Saturday’s trip out of Islamorada was one to remember. Our guests were members of UM’s Marine science honor society Rho Rho Rho. Since their last trip yielded no sharks, the pressure was on to give our fellow classmates an up close encounter to the oceans top predator. On our way out to the reef Rho Rho Rho made sure to let us know just how disappointing it was to not catch a single shark on their previous trip.

When we arrived at the reef we set our drum lines and assured our guests that this would be a more successful trip than their last. After an hour of letting the drums soak we began to pick up our lines. In no time we were hauling up sharks. Our first was a scalloped hammerhead. The students clamored at the stern of the boat knowing too well that this could be their only chance of the day to see a shark. But the day was far from over.

Line after line came up with a shark and our guests were entirely engaged in the tagging and work-up process. By the end of the day we had caught eight sharks. Five were Hammerheads ranging from 9-13 ft (including 3 Scalloped and 2 Great Hammerheads), a new RJD record for Hammerheads caught on a single trip! The other three included two Sandbar sharks between 6 & 7 ft and one 7½ ft Bull shark. This was a spectacular trip for everyone aboard the

R/V Endsley, RJD was able to deploy two satellite tags and Rho Rho Rho finally got their lucky break. Upon our return to shore multiple interns agreed this was the best trip they had ever been on and I’m pretty sure our guests would agree.

Some say nothing is perfect. I beg to differ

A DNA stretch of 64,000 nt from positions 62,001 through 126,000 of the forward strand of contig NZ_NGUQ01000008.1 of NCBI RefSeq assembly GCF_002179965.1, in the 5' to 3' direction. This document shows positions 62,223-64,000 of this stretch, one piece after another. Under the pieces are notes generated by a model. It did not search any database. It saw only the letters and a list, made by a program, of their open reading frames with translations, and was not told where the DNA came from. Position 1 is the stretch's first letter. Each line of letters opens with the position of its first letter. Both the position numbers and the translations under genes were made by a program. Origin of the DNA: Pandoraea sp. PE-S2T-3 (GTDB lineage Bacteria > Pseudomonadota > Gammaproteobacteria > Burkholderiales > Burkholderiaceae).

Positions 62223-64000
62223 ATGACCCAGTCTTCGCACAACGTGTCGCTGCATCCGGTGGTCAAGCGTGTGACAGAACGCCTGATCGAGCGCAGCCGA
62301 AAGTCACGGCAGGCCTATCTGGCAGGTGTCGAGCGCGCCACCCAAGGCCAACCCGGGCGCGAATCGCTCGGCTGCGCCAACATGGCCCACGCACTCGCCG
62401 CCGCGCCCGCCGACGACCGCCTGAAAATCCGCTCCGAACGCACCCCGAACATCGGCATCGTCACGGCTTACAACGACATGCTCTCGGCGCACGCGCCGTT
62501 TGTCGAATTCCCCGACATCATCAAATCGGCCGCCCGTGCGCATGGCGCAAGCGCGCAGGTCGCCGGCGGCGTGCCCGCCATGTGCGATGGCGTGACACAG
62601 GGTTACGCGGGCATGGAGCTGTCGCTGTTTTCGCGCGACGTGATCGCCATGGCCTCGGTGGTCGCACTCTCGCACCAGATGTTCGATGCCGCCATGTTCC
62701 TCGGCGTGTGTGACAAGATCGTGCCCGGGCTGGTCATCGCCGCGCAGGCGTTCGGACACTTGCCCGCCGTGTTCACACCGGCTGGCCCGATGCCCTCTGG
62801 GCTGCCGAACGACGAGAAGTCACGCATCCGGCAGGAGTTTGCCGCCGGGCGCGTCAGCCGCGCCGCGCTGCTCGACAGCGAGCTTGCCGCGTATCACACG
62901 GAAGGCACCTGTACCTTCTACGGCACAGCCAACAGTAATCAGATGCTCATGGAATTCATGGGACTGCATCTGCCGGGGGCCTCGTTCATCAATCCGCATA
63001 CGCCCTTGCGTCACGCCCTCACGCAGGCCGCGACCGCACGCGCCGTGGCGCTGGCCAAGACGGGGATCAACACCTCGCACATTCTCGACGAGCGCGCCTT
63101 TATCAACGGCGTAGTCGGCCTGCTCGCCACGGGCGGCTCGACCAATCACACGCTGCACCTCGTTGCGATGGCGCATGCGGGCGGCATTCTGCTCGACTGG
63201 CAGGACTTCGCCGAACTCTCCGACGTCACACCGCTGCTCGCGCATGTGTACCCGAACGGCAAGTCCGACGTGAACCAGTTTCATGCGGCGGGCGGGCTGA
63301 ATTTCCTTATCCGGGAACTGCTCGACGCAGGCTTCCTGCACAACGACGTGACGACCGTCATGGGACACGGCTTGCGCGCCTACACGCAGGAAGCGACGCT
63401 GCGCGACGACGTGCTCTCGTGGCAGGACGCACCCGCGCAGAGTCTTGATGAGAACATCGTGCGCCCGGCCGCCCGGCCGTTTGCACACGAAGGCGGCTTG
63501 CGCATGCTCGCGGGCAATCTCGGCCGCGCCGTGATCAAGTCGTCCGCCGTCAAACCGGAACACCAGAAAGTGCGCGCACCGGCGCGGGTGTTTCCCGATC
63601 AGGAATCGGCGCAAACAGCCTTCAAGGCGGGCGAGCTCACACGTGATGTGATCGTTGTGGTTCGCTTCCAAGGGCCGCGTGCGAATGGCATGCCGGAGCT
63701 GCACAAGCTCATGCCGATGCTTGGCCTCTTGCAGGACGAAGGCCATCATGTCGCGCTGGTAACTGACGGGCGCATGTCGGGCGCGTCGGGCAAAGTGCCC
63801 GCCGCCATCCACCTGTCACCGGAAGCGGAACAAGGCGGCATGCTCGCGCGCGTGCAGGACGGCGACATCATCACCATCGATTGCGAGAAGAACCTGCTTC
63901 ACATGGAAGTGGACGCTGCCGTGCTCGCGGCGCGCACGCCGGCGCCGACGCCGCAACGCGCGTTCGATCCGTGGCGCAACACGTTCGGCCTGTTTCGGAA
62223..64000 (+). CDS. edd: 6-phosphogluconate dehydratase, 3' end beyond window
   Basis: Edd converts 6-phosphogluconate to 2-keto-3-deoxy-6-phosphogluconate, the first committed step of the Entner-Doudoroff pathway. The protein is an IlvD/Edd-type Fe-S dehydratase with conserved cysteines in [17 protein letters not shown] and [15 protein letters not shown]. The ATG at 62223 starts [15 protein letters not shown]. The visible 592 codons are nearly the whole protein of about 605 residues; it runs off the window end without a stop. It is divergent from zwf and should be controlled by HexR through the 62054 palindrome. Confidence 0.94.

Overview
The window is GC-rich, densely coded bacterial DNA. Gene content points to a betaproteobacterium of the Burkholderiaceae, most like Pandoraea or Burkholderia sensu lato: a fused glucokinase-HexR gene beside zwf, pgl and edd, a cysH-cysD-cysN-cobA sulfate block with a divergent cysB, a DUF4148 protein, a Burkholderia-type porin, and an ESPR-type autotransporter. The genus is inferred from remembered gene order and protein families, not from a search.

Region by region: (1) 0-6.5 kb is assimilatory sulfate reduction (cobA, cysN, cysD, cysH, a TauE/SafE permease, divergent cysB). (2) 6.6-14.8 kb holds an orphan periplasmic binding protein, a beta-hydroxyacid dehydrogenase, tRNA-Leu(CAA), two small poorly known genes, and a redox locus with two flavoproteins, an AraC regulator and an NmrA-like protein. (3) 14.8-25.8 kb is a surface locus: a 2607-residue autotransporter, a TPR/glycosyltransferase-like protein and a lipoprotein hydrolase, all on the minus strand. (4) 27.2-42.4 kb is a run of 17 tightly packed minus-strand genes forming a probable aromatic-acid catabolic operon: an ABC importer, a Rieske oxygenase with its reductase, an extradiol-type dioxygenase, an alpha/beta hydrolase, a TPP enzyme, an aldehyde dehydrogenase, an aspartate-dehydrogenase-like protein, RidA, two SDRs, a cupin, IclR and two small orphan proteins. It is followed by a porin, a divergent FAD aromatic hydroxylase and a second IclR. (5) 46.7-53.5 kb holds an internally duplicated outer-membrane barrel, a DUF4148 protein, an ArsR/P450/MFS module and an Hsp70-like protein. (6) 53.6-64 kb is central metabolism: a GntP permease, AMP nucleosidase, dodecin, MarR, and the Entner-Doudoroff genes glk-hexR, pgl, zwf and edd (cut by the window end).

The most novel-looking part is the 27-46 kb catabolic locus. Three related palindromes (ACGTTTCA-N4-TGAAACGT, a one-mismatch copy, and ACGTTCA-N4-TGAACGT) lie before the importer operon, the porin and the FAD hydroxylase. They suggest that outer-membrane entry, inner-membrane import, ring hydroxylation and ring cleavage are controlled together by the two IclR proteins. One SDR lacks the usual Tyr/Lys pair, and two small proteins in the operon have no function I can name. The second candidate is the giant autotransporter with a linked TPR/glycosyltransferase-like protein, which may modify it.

Saturday, May 5th by Virginia Ansaladi, RJD lab manager

It’s that time in the semester again when you can’t even remember what the ocean looks like – or the sun for that matter. 5-Hour Energys are your best friend and all nighters are like that guy from high school who just realized you’re the only one he knows in the chemical oceanography class he’s having trouble with – you can’t avoid them no matter what you do. Needless to say, I was PUMPED about spending a day on the water to get away from it all. Little did I know what a truly amazing day it was going to be.

We RJD folk like to carpool to relieve that monotonous 2 hour drive down to Islamorada where we go fishing, so I was up by 5am collecting my things before heading out to pick up my fellow RJD buddies. Turns out it had been a long week for everyone so I had a couple bobbing heads on the way down that highlighted my own tiredness. Luckily, fellow intern, James Komisarjevsky, is a grade A copilot and supplied me with energizing fruity V8 deliciousness, because as soon as w got there it was go go go. We loaded the boat, collected forms from our participants, and we were off – with quite an eclectic group might I add.

We had members from Shark Whisperers charity, Shark Savers advocacy group, and shark lovers from the community at large out with us today. A really great group to have aboard – lots of questions, lots of interesting conversation, but most of all, lots of enthusiasm.

The conditions were perfect out for sampling one of our deeper sites (a chance we don’t get often), so we attached some extension lines to our drumlines and dropped our first ten 150 feet down into the blue. And what do you know? Not only was the weather cooperating, but so were the fish.